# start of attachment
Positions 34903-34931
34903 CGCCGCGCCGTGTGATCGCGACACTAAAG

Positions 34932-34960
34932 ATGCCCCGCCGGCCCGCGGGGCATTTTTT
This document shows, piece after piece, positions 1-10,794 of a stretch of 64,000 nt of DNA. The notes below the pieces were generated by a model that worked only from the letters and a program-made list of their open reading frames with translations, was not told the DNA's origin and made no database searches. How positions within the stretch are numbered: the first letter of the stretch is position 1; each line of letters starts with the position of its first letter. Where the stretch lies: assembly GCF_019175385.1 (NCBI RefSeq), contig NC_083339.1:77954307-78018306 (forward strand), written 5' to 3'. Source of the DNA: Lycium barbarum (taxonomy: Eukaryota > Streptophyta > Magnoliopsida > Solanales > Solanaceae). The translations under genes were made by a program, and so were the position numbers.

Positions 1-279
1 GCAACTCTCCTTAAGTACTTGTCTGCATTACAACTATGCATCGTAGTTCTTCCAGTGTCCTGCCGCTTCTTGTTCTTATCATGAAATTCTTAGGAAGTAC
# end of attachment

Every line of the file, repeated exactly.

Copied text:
Positions 34903-34931
34903 CGCCGCGCCGTGTGATCGCGACACTAAAG

Positions 34932-34960
34932 ATGCCCCGCCGGCCCGCGGGGCATTTTTT
This document shows, piece after piece, positions 1-10,794 of a stretch of 64,000 nt of DNA. The notes below the pieces were generated by a model that worked only from the letters and a program-made list of their open reading frames with translations, was not told the DNA's origin and made no database searches. How positions within the stretch are numbered: the first letter of the stretch is position 1; each line of letters starts with the position of its first letter. Where the stretch lies: assembly GCF_019175385.1 (NCBI RefSeq), contig NC_083339.1:77954307-78018306 (forward strand), written 5' to 3'. Source of the DNA: Lycium barbarum (taxonomy: Eukaryota > Streptophyta > Magnoliopsida > Solanales > Solanaceae). The translations under genes were made by a program, and so were the position numbers.

Positions 1-279
1 GCAACTCTCCTTAAGTACTTGTCTGCATTACAACTATGCATCGTAGTTCTTCCAGTGTCCTGCCGCTTCTTGTTCTTATCATGAAATTCTTAGGAAGTAC